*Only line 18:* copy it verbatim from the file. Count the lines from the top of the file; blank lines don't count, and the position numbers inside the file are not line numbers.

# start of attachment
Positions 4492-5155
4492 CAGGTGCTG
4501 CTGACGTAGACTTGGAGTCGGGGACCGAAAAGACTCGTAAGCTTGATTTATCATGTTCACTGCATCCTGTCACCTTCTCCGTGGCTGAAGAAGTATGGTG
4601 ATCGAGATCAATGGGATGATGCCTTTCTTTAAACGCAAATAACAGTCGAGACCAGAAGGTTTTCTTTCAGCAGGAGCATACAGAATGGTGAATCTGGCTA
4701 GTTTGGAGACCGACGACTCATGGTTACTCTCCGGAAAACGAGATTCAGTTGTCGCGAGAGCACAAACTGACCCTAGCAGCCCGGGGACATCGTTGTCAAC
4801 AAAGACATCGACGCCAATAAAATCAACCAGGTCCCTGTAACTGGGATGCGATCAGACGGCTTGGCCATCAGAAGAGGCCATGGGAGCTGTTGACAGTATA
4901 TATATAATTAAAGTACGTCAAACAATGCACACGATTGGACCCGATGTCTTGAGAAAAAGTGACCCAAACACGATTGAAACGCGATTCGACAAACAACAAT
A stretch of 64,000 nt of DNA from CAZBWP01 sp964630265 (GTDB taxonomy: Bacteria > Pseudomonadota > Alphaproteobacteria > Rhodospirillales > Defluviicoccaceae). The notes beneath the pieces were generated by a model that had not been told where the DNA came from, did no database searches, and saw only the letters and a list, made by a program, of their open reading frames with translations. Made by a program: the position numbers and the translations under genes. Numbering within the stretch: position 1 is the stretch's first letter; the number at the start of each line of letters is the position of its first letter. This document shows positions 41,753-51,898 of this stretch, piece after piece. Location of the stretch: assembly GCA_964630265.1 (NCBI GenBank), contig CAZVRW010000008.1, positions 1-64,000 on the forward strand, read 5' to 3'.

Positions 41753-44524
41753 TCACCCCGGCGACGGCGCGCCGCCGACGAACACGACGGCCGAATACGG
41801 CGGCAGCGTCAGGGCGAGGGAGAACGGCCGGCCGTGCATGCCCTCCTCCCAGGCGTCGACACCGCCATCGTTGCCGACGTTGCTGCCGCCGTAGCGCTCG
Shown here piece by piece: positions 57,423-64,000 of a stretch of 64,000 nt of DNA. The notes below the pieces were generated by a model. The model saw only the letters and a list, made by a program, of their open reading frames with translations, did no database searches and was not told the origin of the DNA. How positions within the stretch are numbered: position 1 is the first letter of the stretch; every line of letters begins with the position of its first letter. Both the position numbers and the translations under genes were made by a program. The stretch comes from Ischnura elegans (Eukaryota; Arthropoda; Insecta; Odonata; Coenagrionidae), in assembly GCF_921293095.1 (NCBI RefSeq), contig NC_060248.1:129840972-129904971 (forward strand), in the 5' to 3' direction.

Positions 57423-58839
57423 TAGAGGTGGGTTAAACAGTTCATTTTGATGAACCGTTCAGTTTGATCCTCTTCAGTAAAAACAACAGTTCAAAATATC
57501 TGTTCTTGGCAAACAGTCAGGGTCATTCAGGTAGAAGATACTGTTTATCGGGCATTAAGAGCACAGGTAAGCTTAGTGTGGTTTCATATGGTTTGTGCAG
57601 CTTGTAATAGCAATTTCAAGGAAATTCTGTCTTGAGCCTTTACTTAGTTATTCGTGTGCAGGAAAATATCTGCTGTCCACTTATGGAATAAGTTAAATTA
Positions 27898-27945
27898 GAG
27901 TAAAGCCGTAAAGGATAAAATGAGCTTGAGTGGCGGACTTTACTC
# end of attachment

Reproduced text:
27898 GAG